First we had our rose show at Johns Island library. I meant not to get involved with some of the activities of the rose society this year since I finished my four-year term as president last December. But unknowingly I was sucked into it. I ended up planning the event – getting the venue, doing the publicity, making the rose schedule and getting some sponsors. We didn’t go for a full-pledged rose show but just a mini show. The new president wanted a Fall rose show but since May is the peak rose season in the lowcountry, I suggested a mini show. Although somehow my roses peaked out two weeks before the show. The weather this year is just crazy.

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For the last four years, we have been doing a rose display at Johns…

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A Rose (Iceberg) and a Tip for a Happy, Healthy and Successful Living

Stay Healthy and Stress free - Stop and Smell the Roses

Iceberg 4 Photo Credit – Flowers My Inspiration

Class:   Floribunda

Parentage:   ‘Robinhood’ x ‘Virgo’

Date of Introduction:   1958

Hybridizer:   Reimer Kordes

Registration Code:   KORbin

Syns:   ‘Fee des Neiges’, ‘Schneewittchen’

I first saw ‘Iceberg’, a white modern, cluster-flowered rose (floribunda) in California about fifteen years ago. I was amazed then at how popular ‘Iceberg’ roses was in Southern California at that time in spite of the rose being 40+ years already since it was first introduced by Reimer Kordes. They were everywhere. We saw a lot of them at private gardens and even at the wineries in Temecula.

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The flowers are semi-double, 20-25 petals and well formed, pure white with occasional pinkish tints in the bud state, especially in early spring and autumn when the nights are cold and damp. The blooms are produced continuously in clusters of up to 15 per spray, long lasting, both on the bush or as…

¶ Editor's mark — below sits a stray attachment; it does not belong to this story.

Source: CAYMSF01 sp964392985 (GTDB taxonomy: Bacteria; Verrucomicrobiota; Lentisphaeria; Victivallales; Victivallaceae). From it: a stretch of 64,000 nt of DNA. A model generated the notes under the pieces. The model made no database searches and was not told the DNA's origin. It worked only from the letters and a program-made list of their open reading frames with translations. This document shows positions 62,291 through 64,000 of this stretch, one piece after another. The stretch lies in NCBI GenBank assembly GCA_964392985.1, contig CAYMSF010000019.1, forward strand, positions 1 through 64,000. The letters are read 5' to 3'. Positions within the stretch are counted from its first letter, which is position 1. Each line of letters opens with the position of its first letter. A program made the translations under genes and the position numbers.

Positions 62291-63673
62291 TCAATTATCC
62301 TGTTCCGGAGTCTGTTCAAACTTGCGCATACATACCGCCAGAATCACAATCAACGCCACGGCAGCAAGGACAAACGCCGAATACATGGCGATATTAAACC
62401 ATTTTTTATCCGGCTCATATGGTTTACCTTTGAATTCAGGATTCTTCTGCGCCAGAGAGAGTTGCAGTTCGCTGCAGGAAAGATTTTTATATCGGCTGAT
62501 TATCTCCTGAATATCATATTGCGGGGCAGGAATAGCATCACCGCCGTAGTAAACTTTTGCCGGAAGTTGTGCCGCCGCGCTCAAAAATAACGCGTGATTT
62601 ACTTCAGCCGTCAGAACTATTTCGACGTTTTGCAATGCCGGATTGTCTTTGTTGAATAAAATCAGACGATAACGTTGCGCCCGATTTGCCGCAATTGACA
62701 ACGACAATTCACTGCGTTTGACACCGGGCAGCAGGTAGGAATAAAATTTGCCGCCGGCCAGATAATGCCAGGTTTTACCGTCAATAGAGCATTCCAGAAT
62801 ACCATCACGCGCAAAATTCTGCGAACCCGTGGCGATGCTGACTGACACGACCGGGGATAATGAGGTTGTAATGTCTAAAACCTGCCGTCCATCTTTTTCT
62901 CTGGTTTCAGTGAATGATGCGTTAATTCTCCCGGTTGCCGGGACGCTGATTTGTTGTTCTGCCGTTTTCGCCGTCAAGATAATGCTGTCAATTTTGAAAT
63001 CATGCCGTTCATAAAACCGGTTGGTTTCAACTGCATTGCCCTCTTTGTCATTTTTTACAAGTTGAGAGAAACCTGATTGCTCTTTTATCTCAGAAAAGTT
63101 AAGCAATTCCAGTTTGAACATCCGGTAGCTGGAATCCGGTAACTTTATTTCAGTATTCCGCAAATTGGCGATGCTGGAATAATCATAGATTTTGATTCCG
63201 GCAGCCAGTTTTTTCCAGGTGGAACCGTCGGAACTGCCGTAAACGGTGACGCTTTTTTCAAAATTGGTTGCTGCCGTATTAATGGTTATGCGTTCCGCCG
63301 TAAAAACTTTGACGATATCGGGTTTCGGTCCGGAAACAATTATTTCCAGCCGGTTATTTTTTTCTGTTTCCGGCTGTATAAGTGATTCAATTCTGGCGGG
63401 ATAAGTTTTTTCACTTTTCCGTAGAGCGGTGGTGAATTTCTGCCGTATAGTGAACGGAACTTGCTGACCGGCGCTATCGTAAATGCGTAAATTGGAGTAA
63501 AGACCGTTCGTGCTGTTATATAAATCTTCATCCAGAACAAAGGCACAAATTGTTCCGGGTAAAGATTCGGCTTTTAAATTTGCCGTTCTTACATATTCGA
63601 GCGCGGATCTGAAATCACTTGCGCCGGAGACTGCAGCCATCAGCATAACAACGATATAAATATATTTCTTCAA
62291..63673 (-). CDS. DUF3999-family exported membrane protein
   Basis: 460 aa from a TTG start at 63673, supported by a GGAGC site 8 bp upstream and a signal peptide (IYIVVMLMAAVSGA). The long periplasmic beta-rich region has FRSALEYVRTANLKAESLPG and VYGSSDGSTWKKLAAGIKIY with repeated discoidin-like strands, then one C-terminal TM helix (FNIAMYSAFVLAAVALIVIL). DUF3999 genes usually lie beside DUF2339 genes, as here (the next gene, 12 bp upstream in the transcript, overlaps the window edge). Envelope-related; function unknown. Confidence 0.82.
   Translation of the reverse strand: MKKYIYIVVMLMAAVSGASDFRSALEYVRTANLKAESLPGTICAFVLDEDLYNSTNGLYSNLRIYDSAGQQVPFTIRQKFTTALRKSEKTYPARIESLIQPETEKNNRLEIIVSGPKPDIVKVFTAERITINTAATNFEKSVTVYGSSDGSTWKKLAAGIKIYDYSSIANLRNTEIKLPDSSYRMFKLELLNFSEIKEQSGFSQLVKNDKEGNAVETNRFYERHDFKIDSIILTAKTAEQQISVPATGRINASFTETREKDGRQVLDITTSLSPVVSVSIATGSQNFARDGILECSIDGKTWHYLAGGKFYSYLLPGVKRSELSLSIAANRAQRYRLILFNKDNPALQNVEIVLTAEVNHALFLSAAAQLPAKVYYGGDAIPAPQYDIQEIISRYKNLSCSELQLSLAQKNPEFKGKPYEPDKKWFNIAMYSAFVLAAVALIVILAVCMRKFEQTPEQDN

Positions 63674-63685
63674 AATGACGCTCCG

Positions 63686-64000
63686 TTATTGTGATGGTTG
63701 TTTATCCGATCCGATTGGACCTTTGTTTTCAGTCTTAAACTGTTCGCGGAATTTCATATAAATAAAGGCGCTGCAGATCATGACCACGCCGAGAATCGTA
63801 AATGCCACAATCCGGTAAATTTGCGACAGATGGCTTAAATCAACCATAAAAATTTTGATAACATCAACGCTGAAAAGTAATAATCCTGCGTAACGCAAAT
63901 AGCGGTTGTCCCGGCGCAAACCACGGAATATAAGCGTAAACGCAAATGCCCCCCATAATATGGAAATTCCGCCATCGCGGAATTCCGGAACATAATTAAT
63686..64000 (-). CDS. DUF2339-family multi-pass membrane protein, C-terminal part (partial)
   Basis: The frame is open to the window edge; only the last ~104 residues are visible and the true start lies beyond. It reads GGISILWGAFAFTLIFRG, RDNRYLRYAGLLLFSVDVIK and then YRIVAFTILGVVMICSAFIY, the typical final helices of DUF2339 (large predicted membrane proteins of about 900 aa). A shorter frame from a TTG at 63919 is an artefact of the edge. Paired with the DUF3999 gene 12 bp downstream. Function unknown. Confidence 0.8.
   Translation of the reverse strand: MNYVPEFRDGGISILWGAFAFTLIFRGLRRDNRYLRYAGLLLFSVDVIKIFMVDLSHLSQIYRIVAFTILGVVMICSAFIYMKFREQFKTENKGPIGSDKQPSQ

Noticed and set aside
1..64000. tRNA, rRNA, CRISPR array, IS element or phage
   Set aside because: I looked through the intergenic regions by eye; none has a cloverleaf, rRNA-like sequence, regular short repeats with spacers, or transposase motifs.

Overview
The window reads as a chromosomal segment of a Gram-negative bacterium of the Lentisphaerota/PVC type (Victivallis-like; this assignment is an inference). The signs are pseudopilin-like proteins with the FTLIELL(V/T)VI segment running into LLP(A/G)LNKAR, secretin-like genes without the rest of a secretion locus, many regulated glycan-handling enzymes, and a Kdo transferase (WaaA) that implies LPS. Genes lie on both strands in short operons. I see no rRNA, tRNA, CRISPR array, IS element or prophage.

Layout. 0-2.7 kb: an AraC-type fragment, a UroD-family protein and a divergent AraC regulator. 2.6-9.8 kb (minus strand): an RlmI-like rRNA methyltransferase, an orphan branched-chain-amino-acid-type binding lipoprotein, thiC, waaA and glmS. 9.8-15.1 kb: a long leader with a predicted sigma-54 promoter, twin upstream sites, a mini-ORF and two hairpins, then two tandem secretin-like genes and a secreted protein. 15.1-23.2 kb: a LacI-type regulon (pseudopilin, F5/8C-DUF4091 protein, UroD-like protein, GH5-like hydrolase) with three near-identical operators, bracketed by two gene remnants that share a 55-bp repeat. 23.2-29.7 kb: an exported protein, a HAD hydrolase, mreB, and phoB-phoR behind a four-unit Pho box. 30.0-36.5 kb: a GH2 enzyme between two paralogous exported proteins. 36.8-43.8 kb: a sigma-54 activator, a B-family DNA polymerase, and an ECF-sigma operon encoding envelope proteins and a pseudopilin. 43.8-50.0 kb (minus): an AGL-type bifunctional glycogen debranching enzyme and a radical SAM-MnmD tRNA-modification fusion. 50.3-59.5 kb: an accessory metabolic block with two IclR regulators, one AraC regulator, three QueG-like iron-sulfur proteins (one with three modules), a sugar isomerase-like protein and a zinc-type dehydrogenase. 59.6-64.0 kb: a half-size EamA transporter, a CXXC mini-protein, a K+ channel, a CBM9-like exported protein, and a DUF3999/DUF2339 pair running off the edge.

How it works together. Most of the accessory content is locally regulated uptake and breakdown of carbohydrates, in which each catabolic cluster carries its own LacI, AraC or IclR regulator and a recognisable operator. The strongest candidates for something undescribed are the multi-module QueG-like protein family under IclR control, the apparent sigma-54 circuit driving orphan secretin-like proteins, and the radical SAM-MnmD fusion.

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The Ice Age – Part 2

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glacier by scientificamerican.com By scientificamerican.com

During the glacial or ice age periods, the sea level was lowered because the ice sheets were formed upon the surface of the land. The huge ice sheets contained a considerable portion of the earth’s water. Much land was formed providing land bridges between continents for human and animal migrations permitting extensive interchange of faunas of North America and Eurasia.

The ice sheets made profound changes in the landscape and physical features of the regions it covered. The ice, which encroached gradually on regions previously warm, must have submitted all living things to new and unsettling conditions. In consequence some animals became extinct at this time, others moved southward.

When sea levels sank during the last Ice Age, a series of land bridges cut through the shallow waters connecting the Philippines with the rest of the Southeast Asia, one running through Palawan and Mindoro to Luzon, another through…